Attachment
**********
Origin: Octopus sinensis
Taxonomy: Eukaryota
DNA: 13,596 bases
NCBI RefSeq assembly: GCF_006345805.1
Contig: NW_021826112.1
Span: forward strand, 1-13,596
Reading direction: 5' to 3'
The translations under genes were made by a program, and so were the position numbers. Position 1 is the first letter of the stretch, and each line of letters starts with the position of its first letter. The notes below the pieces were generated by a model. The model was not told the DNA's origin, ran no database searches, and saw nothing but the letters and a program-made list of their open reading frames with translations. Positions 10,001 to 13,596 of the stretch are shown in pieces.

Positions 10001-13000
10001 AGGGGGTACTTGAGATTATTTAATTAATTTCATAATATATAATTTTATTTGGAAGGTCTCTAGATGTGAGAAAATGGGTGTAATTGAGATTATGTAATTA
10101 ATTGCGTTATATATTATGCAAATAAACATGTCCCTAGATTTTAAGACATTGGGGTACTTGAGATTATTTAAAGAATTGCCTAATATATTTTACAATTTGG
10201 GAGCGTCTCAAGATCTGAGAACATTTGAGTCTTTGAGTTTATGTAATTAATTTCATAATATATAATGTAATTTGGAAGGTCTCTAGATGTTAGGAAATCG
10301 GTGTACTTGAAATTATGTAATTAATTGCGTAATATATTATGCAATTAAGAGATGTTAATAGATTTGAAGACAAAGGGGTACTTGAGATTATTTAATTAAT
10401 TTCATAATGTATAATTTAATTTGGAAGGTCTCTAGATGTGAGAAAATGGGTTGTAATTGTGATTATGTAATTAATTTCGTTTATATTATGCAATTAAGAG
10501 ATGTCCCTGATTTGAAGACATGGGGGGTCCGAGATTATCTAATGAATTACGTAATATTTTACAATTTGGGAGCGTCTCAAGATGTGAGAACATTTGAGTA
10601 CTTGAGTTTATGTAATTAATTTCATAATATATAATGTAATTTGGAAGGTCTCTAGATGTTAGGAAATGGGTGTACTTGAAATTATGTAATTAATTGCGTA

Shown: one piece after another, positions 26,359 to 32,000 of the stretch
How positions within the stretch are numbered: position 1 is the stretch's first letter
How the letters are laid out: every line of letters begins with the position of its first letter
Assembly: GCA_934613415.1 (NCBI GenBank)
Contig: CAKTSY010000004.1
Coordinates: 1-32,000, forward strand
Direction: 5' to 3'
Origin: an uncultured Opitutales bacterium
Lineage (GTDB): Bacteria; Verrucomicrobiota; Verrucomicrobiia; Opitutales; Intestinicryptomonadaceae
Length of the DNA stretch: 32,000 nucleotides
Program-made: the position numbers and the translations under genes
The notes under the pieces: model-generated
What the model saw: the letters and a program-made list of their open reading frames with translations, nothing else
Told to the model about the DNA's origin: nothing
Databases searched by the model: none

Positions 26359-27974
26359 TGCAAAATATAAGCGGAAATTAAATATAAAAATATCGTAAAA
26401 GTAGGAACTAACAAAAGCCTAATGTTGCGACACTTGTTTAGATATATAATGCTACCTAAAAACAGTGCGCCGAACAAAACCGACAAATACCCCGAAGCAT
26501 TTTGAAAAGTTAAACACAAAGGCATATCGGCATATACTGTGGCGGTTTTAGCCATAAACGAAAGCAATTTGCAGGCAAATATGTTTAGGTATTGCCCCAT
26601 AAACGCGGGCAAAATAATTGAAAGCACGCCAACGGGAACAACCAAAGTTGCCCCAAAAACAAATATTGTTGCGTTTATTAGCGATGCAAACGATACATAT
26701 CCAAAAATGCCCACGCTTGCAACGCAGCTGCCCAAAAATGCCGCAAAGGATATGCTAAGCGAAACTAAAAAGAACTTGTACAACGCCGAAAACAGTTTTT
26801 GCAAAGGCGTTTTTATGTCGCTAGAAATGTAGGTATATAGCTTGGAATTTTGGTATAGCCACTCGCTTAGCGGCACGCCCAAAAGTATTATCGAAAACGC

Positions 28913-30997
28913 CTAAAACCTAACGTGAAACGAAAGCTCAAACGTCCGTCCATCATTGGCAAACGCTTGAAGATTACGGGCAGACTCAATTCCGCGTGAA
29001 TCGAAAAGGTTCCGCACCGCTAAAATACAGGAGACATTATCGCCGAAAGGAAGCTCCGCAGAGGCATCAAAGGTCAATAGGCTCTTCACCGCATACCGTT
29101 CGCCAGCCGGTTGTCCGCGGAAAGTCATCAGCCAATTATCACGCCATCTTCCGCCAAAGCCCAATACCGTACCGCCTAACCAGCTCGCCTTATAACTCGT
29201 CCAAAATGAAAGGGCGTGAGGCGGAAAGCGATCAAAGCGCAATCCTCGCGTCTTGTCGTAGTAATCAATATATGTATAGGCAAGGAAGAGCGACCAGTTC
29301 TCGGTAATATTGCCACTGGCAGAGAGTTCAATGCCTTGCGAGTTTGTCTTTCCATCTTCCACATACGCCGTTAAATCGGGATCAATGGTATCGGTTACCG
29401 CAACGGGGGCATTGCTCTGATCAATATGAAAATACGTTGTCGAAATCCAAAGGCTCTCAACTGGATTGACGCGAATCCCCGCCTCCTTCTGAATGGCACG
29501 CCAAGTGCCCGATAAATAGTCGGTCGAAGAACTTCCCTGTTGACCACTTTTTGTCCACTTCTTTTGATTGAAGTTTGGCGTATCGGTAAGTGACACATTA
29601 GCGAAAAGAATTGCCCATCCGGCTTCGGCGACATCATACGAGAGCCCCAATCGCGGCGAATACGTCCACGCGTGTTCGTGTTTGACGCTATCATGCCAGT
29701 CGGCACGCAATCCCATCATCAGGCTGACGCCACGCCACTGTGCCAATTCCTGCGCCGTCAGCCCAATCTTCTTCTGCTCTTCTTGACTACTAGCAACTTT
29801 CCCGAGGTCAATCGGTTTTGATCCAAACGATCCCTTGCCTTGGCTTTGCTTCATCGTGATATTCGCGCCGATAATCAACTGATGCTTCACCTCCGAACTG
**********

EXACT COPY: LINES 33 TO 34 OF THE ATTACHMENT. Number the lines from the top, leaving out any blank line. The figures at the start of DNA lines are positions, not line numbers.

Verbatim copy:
26359 TGCAAAATATAAGCGGAAATTAAATATAAAAATATCGTAAAA
26401 GTAGGAACTAACAAAAGCCTAATGTTGCGACACTTGTTTAGATATATAATGCTACCTAAAAACAGTGCGCCGAACAAAACCGACAAATACCCCGAAGCAT